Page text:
THE ART BLOG
The Elkford Arts Council Society (EACS), a registered non-profit, is appealing for community support in its quest to acquire a more accessible and functional community arts space.
Since 2014, the society has been enriching the cultural landscape of the Elk Valley and providing Elkford and surrounding communities with an array of arts classes and a fully equipped arts studio. The studio also features an after hour drop-in option for local artists, who receive a swipe card as part of their annual $25 membership and pay a nominal fee for drop-in sessions.
“We are so appreciative for the space we currently have,” explained Katherine Russell, the EACS director and an award-winning glass artist. “But in order to better serve our community, we require a more accessible arts space that’ll help us grow and expand what we can offer. Our studio being up on the top floor not only renders us inaccessible to many community members with mobility issues, but it also hinders our visibility. It’s creating insurmountable barriers against what we are trying to accomplish as an organization.”
The society has recently registered a formal interest in acquiring the old district office building in downtown Elkford and awaits the District of Elkford’s impending decision. Securing a larger ground-floor space in a centralized location, Russell believes, could help the EACS provide new class offerings, qualify for the funding to update equipment – and most importantly, finally become fully accessible to the entire community.
From potters to painters and photographers, the EACS is run by a board of passionately invested artists and volunteers. Their vision is to support the social wellbeing of all Elkford community members – as a fully inclusive organization that welcomes people of all ages, backgrounds and experience-levels – and to use creativity as a vehicle for fostering both personal and communal growth.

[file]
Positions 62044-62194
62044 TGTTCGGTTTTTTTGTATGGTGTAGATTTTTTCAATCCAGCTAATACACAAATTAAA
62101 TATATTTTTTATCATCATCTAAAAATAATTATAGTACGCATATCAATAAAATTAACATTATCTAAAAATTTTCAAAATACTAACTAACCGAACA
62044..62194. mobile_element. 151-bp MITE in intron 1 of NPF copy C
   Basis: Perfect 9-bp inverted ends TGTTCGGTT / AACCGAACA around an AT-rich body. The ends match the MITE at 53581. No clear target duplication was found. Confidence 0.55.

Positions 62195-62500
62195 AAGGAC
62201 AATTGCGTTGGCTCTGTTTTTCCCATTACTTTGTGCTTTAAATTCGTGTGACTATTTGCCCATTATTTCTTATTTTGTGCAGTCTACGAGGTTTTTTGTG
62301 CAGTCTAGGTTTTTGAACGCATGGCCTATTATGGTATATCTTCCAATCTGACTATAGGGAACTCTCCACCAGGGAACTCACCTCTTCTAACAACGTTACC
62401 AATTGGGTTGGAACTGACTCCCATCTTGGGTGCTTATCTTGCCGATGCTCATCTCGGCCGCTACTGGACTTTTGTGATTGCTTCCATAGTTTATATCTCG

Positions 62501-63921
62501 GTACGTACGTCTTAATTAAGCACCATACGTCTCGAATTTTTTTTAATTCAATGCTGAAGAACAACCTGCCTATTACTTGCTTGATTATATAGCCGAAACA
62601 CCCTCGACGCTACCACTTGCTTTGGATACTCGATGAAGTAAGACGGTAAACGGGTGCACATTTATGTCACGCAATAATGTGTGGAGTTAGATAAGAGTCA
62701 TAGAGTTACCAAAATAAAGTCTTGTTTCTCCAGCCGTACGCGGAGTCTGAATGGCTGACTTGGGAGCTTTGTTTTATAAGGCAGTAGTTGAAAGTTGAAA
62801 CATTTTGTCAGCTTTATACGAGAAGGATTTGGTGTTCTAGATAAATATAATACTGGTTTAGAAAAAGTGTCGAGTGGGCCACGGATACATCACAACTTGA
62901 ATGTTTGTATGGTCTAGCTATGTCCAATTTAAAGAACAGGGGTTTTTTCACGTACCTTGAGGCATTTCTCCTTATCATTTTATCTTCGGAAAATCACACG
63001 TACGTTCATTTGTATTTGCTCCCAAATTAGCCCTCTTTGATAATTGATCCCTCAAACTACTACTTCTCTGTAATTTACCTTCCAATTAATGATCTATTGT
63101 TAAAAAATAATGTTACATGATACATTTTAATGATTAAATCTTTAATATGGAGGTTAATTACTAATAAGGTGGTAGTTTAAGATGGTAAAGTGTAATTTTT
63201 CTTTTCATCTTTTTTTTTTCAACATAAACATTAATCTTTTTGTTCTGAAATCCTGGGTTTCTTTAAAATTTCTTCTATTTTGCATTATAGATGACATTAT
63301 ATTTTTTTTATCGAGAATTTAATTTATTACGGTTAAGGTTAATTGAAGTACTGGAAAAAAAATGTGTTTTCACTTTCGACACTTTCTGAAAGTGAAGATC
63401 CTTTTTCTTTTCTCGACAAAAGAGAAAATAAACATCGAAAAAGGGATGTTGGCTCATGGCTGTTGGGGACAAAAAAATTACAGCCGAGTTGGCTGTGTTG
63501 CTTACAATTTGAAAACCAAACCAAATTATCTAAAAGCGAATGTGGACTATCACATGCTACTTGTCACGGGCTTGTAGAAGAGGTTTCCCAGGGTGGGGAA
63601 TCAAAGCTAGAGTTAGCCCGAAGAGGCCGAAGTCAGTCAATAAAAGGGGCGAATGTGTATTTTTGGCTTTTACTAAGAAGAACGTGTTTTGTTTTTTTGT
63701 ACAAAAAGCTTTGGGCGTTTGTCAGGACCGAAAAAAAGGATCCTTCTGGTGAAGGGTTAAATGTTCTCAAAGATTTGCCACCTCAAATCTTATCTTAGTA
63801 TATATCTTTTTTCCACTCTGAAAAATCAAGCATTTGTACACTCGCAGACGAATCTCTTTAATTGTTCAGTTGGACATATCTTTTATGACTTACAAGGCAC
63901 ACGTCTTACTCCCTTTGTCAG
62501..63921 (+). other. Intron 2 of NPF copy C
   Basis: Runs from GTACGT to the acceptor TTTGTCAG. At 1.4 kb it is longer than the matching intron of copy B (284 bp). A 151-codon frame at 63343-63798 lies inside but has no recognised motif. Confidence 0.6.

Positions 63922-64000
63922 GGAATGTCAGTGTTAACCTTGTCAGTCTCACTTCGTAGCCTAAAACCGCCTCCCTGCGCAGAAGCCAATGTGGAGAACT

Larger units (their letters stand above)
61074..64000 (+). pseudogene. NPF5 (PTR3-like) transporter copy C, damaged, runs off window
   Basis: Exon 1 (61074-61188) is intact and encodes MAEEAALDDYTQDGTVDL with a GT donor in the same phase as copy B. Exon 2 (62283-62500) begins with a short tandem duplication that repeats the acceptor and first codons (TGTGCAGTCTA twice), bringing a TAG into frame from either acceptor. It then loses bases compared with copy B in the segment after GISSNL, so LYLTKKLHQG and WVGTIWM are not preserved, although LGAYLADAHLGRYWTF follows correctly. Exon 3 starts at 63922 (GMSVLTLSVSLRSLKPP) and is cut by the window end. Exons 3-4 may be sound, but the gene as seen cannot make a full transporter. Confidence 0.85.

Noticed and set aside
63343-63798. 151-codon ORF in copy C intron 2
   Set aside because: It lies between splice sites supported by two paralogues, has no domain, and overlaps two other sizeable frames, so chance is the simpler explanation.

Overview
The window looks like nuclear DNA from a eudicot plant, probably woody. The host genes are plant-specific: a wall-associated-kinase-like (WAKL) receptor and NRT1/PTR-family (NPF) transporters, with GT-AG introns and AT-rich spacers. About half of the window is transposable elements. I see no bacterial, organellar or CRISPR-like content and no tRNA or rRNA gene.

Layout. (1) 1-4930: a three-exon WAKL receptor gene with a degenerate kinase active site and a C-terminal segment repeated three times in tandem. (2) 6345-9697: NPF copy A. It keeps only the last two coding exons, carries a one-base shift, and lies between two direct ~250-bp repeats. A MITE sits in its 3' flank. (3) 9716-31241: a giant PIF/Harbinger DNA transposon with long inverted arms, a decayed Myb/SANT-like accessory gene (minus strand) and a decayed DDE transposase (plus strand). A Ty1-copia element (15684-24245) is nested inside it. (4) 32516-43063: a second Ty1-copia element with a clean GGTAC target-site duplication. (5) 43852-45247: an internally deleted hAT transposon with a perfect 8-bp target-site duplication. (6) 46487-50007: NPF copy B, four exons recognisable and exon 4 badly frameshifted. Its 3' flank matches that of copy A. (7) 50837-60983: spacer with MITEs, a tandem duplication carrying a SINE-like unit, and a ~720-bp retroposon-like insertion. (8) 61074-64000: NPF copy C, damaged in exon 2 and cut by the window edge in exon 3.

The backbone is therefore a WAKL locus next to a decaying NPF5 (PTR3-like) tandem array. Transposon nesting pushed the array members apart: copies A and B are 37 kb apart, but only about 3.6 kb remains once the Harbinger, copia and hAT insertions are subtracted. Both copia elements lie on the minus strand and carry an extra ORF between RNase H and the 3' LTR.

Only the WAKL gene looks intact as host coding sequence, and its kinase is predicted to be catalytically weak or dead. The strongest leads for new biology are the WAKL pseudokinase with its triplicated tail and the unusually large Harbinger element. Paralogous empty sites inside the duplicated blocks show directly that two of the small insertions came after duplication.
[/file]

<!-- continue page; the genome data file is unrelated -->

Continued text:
“We’re a small, semi-isolated mining town that’s snowed-in for nearly seven months a year,” says EACS founder and President, Teri Cleverly. “People here are starving for arts and culture, which are essential to community health. Establishing a centralized hub where people can come to learn, beat cabin fever and cultivate their creativity? These things are crucial for sustaining a thriving, vibrant community – especially for our children, youth and seniors. We desperately need to improve our studio’s accessibility.”
How can you help? Write a letter declaring your support, or share a few lines about what arts and culture means to you, and email firstname.lastname@example.org.
To learn more or to register for upcoming classes, visit here or call 250-433-7007.